Bibliographic Info

Paper provided by Dipartimento Scienze Economiche, Universita' di Bologna in its series Working Papers with number wp878.

as in new window
Length:
Date of creation: Apr 2013
Date of revision:
Handle: RePEc:bol:bodewp:wp878

Contact details of provider:
Postal: Piazza Scaravilli, 2, and Strada Maggiore, 45, 40125 Bologna
Phone: +39 051 209 8019 and 2600
Fax: +39 051 209 8040 and 2664
Web page: http://www.dse.unibo.it
More information through EDIRC

Related research

Keywords:

Find related papers by JEL classification:

References

References listed on IDEAS
Please report citation or reference errors to , or , if you are the registered author of the cited work, log in to your RePEc Author Service profile, click on "citations" and make appropriate adjustments.:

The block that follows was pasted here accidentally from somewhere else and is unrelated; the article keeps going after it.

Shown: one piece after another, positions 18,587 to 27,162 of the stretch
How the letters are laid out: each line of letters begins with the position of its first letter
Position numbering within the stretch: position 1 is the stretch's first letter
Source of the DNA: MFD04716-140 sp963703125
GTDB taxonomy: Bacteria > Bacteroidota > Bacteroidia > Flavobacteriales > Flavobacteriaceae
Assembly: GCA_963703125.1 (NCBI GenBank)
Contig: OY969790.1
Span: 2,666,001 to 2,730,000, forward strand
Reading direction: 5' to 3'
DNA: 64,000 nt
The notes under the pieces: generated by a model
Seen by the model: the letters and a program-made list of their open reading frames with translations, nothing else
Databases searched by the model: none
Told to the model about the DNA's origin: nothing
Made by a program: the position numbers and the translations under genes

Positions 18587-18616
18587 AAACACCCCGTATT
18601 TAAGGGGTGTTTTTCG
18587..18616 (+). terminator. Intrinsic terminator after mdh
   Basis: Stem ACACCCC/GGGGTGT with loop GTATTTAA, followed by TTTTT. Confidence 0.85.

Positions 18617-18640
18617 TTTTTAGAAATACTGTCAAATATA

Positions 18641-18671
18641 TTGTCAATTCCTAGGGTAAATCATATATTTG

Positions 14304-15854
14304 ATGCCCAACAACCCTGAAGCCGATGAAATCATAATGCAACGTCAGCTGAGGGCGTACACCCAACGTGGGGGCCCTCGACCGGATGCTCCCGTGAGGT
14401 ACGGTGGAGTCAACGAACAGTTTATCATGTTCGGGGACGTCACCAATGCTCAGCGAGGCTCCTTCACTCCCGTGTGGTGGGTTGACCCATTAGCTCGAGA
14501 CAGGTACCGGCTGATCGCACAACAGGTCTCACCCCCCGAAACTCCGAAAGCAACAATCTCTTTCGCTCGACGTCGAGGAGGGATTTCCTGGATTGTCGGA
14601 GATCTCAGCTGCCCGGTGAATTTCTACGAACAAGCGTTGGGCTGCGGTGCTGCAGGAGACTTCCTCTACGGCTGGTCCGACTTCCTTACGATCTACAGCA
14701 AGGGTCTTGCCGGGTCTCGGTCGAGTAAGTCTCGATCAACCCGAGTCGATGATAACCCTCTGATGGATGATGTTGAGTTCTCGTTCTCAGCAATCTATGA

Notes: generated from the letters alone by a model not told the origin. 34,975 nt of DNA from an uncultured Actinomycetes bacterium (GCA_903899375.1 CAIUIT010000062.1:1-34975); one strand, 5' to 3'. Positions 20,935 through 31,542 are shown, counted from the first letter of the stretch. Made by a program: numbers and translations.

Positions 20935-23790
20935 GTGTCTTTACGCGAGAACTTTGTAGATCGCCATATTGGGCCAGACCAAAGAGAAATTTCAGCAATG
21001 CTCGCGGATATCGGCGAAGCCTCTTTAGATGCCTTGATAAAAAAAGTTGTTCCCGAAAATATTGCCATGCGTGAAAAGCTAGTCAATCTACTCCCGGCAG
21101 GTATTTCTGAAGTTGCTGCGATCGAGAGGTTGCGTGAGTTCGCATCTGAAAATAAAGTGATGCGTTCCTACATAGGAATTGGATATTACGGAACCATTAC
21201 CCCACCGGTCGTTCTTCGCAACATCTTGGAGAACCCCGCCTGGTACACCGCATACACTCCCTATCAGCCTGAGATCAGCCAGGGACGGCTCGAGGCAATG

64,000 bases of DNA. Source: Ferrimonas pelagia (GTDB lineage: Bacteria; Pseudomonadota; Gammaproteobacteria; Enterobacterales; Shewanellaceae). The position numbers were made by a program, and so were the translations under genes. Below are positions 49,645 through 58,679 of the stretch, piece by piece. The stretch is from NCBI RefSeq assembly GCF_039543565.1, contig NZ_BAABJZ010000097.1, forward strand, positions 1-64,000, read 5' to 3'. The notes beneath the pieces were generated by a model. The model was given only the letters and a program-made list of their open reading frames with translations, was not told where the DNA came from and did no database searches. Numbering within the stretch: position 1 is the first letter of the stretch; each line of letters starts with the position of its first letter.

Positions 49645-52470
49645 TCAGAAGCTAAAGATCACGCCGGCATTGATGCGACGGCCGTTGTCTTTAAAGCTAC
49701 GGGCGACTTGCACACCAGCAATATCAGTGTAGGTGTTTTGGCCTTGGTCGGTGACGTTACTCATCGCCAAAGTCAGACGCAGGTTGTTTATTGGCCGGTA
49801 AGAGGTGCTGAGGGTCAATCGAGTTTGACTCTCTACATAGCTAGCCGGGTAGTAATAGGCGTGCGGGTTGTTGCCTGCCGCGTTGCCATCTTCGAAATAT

as in new window
  1. Gruber, Jonathan & Frakes, Michael, 2006. "Does falling smoking lead to rising obesity?," Journal of Health Economics, Elsevier, vol. 25(2), pages 183-197, March.
  2. Shin-Yi Chou & Michael Grossman & Henry Saffer, 2002. "An Economic Analysis of Adult Obesity: Results from the Behavioral Risk Factor Surveillance System," NBER Working Papers 9247, National Bureau of Economic Research, Inc.
  3. Inas Rashad & Michael Grossman & Shin-Yi Chou, 2005. "The Super Size of America: An Economic Estimation of Body Mass Index and Obesity in Adults," NBER Working Papers 11584, National Bureau of Economic Research, Inc.
  4. Wehby, George L. & Courtemanche, Charles J., 2012. "The heterogeneity of the cigarette price effect on body mass index," Journal of Health Economics, Elsevier, vol. 31(5), pages 719-729.